Neither is courage necessarily weighed by medals earned on battlefields.  Real COURAGE happens every minute of each and everyday, but is rarely seen.  Courage is assisting the needy — when there are “better” things to do.  Courage is feeding a hungry child, helping an elderly man carry his belongings, holding someone’s hand in a time of need, or comforting a sick and dying patient in the final stages of life.  Courage is volunteering at a nursing home.  It’s reading to a child.  It’s comforting a person who needs a touch.  That’s courage.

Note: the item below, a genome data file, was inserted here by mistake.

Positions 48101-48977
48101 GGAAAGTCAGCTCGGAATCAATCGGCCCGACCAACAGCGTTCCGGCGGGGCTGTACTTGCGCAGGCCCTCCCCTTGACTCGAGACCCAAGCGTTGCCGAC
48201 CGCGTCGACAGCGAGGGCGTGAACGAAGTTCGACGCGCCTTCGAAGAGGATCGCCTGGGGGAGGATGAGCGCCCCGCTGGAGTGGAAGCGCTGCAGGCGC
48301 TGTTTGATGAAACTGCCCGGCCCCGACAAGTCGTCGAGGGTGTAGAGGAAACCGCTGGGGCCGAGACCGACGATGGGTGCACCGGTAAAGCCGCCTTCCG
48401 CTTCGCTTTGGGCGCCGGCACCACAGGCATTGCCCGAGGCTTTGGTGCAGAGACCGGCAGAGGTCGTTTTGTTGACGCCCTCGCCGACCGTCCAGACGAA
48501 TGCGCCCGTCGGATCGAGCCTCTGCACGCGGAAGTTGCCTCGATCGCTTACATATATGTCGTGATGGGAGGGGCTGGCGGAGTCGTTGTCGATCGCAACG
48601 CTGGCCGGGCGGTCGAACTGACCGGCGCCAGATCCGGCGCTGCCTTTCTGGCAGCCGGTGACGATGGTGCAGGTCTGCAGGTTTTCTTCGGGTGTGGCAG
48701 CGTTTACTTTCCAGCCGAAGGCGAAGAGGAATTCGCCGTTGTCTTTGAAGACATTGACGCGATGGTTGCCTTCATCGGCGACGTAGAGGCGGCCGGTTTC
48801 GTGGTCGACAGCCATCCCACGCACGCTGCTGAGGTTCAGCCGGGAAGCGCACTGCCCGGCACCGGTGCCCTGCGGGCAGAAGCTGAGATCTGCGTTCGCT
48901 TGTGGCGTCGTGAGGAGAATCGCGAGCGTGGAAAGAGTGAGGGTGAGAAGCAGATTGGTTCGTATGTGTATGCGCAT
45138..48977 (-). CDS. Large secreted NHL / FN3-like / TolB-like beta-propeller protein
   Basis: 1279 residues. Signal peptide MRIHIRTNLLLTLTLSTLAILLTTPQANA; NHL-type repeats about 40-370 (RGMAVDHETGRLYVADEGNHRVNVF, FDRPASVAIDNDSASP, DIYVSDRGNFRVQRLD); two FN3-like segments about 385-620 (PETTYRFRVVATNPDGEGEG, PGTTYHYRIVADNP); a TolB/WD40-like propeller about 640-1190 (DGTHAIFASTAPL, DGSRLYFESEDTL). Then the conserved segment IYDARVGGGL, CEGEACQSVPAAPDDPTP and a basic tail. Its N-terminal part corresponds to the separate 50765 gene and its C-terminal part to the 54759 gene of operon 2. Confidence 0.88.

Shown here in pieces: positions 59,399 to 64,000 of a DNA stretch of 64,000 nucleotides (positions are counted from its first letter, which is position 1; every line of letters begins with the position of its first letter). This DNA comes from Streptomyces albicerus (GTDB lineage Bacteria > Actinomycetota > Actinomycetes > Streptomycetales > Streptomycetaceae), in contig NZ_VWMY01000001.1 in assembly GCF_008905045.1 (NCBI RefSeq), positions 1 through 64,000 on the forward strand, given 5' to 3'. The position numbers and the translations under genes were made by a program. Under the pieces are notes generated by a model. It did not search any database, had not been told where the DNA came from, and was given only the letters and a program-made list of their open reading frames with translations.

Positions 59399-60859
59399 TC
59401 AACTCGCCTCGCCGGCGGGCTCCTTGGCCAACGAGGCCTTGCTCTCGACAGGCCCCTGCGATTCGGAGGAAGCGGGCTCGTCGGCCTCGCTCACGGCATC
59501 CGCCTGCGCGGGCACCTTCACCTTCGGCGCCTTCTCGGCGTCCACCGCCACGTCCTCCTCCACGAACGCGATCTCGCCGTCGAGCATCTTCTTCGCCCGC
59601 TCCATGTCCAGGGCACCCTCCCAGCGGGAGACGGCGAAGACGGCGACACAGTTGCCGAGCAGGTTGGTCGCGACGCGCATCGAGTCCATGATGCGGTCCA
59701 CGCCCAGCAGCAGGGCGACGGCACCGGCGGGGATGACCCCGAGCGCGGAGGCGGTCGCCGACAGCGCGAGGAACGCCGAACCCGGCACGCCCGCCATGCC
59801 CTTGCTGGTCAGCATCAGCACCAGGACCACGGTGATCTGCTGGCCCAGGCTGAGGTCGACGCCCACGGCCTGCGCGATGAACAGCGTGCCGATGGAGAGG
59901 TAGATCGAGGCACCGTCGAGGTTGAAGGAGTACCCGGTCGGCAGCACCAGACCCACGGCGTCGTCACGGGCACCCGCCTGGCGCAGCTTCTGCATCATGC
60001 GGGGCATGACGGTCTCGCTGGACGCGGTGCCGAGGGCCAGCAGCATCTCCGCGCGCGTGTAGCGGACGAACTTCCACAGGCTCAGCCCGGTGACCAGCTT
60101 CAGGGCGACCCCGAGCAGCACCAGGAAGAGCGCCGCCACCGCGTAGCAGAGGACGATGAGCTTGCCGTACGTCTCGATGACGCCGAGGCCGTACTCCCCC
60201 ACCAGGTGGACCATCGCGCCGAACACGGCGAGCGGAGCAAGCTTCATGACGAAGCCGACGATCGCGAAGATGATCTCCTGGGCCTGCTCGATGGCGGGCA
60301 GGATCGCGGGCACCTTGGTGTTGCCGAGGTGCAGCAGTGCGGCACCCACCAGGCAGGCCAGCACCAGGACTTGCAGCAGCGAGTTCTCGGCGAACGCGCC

Indeed, it’s the little things in life that really matter most.  Courage and strength are manifested in the small things, and are virtues that we should all try to make part of our lives.  Although I seriously doubt they will ever see this, nor will they know they may have inspired others to do good deeds, two rodeo cowboys at the Gold Coast taught me a valuable lesson.

Something to think about during the holiday season and as we all strive to make and adhere to a New Year full of resolutions.


Writer’s Note:  This incident took place in December 2002.  A similar version of this story appeared at another website I contributed to at the time.


  1. That was truly an inspiring story Nolan, and I thank you for sharing.

    I know we have vast philosophical differences, but I wanted to get your take on the topic of selfish vs. selfless. This came up in conversation yesterday with a girl I’ve been dating, and she disagreed with me. I think it’s appropriate here.